It seems as though everyone has a Bucketlist these days. It's human nature to create goals and lists to achieve. As long as I can remember I've had one. I've felt my whole life that I've been trying to prove other's wrong. I'm not the quiet girl. I'm independent. I can move to a place knowing nobody. I can skydive. It gets exhausting...BUT every single thing I have done or achieved in my life has brought me to this point and made me who I am today. A friend of mine recently posted this picture below, and I was immediately drawn to it.
I have gone through quite a few "quarter life crisis'" in my life. Life after grad school was uneasy. It was emotional. I've always felt that I needed to immediately find purpose for my life. Transitioning back to the USA (coming from Europe after a year) deeply affected me. I was really depressed for the first year after coming back to the states. I cried daily, but I had to remember to fight past those feelings and look at the positives of the situation (and realize how lucky I was to be able to do that). I came back with a greater appreciation for humanity, culture, life, and especially travel. It gave me affirmation that there was life outside your comfort zone...and outside of the United States.
So..back to my thought on Bucketlists: you're doing yourself more harm not having one. I started my first Bucketlist when I was 15, after I got back from Europe for the first time. My parents sent me on a month long trip to 6 countries with my high school. The trip only happened every two years, and I was lucky enough to have gone my sophomore year (it replaced my "senior trip"). I've never been conventional, and while every classmate went to Hawaii or LA for their senior trip, I was extremely satisfied of my parents decision for me. I became enamored with travel (to my parents despair), and have never been the same since.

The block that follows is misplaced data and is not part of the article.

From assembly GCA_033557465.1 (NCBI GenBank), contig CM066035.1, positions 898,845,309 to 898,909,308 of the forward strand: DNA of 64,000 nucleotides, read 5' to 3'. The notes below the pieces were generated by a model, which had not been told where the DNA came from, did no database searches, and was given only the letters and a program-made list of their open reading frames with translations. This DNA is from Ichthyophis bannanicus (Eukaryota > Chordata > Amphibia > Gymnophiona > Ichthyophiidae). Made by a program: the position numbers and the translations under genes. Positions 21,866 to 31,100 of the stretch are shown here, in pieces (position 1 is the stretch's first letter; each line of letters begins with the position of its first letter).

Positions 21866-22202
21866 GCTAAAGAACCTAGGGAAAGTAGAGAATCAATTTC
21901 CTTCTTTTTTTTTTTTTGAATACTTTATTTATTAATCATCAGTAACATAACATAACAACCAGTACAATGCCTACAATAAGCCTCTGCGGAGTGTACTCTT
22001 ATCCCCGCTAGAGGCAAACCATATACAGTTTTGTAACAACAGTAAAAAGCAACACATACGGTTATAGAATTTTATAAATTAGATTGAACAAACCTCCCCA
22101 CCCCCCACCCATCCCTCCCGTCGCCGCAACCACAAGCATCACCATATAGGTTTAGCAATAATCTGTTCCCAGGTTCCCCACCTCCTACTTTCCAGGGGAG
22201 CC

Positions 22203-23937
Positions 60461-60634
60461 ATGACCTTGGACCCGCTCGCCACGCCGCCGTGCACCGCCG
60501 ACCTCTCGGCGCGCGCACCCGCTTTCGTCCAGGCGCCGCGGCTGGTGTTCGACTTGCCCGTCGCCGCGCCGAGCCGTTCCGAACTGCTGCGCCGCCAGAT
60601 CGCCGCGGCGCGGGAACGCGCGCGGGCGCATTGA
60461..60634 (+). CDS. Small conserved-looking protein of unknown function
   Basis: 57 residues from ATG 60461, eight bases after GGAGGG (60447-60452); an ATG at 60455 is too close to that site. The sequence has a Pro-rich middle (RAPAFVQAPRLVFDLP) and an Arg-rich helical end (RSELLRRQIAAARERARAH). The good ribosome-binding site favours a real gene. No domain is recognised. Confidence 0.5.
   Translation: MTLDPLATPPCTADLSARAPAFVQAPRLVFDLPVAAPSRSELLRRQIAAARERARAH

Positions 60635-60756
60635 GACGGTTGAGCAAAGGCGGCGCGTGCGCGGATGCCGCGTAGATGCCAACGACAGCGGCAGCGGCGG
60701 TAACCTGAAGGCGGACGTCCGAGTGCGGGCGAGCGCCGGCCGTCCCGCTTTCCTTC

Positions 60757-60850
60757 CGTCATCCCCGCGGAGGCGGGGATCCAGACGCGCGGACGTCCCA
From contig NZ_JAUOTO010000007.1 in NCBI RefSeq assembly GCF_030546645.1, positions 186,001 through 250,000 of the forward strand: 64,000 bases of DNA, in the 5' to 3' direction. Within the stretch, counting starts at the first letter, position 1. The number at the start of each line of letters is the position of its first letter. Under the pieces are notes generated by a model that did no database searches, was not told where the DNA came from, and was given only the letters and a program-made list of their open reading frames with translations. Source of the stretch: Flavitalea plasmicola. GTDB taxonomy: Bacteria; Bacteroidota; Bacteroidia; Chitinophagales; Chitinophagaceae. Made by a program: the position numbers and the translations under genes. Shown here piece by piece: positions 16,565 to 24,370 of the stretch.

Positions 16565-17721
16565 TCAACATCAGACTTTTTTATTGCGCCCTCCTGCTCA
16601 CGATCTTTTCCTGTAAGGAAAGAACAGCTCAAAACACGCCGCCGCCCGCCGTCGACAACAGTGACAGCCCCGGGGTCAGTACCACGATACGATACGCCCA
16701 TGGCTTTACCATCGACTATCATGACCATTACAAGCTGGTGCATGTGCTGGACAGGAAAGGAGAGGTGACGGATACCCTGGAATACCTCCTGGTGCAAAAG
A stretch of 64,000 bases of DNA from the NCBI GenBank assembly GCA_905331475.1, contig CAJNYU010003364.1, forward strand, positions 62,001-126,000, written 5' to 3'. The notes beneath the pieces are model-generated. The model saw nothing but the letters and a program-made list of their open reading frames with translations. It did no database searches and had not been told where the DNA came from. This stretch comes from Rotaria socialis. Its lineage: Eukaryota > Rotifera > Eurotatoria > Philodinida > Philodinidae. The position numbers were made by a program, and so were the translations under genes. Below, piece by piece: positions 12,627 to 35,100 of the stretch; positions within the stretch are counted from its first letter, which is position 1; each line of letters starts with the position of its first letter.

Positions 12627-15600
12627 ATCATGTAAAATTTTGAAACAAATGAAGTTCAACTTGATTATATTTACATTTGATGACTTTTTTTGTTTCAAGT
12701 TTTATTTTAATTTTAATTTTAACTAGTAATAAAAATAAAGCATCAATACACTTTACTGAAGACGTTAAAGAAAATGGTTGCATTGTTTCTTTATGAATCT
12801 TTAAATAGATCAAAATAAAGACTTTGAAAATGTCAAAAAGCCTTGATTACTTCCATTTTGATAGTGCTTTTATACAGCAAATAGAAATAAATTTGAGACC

I try to keep journals (mainly travel journals), but I love the whole documentation process. Looking back at my 15 year old Bucketlst, it makes me smile. Skydiving, living abroad for a year, and getting my Master's were all on it. It make my heart happy to know that the goals and promises I have kept to myself were not beyond my reach. They were not unattainable, and they were not ridiculous...because they were mine. All mine. That is all that matter's to me. I have a weird sense of intuition, and 99% of the time my gut is right. I always go with my gut.
Back to my current Bucketlist. There are many reason's why you should ha one:
1. It gives you something to look forward to, to strive for, and to work towards.
2. It helps you become the person you are meant to be. Every experience, every goal reached, and every failure teaches you something about life.
3. It helps you realize what you value, whether it be education, relationships, or travel.
4. They are never ending, and it will help you grow. You are almost never the same person that you were 5-10 years ago.
I am consistently evaluating what I want in my life. I am not a settler, and although I may never be the smartest, the prettiest, or the most successful...I have given everything to become the best person that I can. Here are a few of my current Bucketlist items:
-Travel to all continents
-Fall in love
-Own my own business
-Get married in Italy (and eventually own a villa there)
I strive to be a good person, and I will always try and pay it forward. I believe in karma (even though I am Catholic). Whenever I'm doubting myself, or feeling anxious and unsure about my life and where I am at, I am going to think about the picture above. You are never too young to become the person you were always meant to be.
Bellisima = "Extremely Beautiful" in Italian, and how i would describe the world, and how I view it through travel.